We finally sold our son’s handicapped van to a WOMAN who was flying in from Wisconsin to pick it up and drive it back. The plan was that she would hand over the money and we would hand over the keys.

When my husband came home with the check, he said: “It’s too late to get it into the bank and as I saw her driving off into the sunset I had a weird moment of, ‘I wonder if we were just scammed?’”

I said, what are you talking about? How would you even think such a thought? He said, yeah but the lawyer said . . . and I interrupted, the lawyers! That’s the problem. We had agreed that she sounded completely honest. Who would steal a handicapped van?

One of the things I love most about my husband is how non-judgmental he is and that he trusts everyone. So this weird feeling he said he had was completely out of character.

Over the course of the next few days my husband’s suspicion doubled and my disappointment at his lack of trust tripled. I said what happened to you? Where is your faith in your fellow human being ? This is just the kind of thing that is contagious. Once you start doubting you put doubt into the air and everyone breathes it. It’s dangerous.

I pretty much kept at him until that Tuesday when the check cleared. And that’s when the good wife took a nap and the bad wife served him a tiny hors d’oeuvre of crow on rye. Undaunted, I continued my lecture on how did society get so cynical and what should we do about it and how could we bring people back to their hearts. Until a few days later when I got my karm-uppance with what I shall call the Beach Sticker Incident.

We loaned our car to visiting friends so they could get onto Lucy Vincent. A few minutes after they arrived at the gate, they called us and said the guard wouldn’t let them on because the stickers weren’t up to date. I said that’s ridiculous. Tell the guard to look again. There are so many old ones on the window he probably missed it. Then the guy got on the phone and suggested our stickers may have been stolen from the car. He said they would look out for them and have the offending car towed when they found them. Meanwhile, he advised us to call the town hall and report it. My husband went into semi-accusatory mode. Well of course they were stolen, you always leave the car open, he told me. That’s right, I snapped, and I will continue to leave it open. No one steals on Martha’s Vineyard!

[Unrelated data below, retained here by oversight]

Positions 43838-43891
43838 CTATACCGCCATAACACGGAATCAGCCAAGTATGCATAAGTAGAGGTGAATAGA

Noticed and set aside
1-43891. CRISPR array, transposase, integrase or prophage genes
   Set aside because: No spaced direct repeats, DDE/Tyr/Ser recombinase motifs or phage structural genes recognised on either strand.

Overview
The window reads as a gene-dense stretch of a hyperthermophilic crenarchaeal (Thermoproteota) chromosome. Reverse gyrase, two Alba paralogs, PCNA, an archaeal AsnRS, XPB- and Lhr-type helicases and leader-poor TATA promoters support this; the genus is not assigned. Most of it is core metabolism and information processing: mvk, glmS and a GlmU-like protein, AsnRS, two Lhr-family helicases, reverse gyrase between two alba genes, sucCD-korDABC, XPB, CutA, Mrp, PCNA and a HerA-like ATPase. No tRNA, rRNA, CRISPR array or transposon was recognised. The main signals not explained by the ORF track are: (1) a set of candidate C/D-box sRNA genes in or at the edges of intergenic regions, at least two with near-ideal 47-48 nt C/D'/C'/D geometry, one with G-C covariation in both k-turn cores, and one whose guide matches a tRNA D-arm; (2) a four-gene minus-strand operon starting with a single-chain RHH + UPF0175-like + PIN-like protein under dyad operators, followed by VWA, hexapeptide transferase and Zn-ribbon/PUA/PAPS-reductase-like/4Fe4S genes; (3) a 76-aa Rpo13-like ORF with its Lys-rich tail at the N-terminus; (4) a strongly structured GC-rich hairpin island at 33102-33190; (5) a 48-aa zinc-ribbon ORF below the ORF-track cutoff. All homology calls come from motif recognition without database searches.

Our friends ended up going to Menemsha and when they returned our car, I looked at the window. Two of the old stickers looked as if someone had tried to pull them off. I could see the logic of their wanting to have a few old ones to make the new ones look legitimate. Then I spotted two faint but perfectly square outlines of smudged glue where I realized the current stickers must have been. I yelled for my husband to come see. Look, I said, they were right there. You can see exactly where they had been. He said, I don’t see anything. Oh yes, I said. That’s where they stole them from, all right. A few days later Dilly from the town hall called. Nancy, she said, “We did it differently this year. Instead of sending out the letter with all the paperwork we just had people come and pay directly at the office. It appears you never got yours.”

I hung up, mortified, and sat there in shock and shame. I called my husband at work and said, I am such a loser! I don’t deserve to breathe the same sweet air as you. What, he said, what is the problem? I was barely audible. I never got the stickers in the first place. This time it was my turn to dine on bird. But Joel Aronie is much more evolved than I. One of his silent mantras is, do you want to be right or do you want to be happy.

It’s just a good thing I’ve never been asked to be a witness at a crime scene. Oh yes, I would say, the guy had dark hair and was carrying a blue bag. I mean a yellow bag. And it was a woman. I’m certain of it.

Nancy Slonim Aronie is the author of Writing from the Heart (Hyperion/Little Brown) and is the founder of the Chilmark Writing Workshop.